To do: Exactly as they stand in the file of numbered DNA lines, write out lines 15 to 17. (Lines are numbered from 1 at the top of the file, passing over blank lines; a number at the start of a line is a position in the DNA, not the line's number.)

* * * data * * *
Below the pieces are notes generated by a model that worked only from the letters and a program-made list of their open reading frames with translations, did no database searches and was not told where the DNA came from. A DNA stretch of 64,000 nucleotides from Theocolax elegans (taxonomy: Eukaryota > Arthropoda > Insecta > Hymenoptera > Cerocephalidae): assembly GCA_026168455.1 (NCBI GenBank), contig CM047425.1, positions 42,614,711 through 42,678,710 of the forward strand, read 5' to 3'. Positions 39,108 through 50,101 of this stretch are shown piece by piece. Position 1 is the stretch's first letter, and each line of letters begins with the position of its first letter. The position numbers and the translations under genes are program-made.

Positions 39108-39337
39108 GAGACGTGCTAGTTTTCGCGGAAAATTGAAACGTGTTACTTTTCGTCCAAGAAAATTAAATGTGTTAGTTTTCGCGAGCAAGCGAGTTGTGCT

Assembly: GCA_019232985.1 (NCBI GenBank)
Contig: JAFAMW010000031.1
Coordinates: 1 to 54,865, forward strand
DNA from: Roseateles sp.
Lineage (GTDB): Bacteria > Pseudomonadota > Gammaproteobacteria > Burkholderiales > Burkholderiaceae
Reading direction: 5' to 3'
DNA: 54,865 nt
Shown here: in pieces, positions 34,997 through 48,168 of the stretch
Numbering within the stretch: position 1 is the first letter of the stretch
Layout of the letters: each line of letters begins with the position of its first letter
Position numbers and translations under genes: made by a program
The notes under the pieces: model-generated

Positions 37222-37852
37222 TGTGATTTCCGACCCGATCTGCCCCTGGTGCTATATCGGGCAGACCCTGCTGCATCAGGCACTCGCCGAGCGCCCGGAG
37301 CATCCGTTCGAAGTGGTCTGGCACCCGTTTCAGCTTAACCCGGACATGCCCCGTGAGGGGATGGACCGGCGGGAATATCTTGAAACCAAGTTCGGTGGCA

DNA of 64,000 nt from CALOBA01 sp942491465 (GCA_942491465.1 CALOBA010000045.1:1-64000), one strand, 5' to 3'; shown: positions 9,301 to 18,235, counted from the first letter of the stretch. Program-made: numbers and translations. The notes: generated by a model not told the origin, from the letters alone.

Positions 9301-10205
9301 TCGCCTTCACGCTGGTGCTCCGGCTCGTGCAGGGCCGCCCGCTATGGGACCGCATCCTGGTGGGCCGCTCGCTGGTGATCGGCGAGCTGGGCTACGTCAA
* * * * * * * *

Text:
The notes under the pieces: model-generated

Positions 37222-37852
37222 TGTGATTTCCGACCCGATCTGCCCCTGGTGCTATATCGGGCAGACCCTGCTGCATCAGGCACTCGCCGAGCGCCCGGAG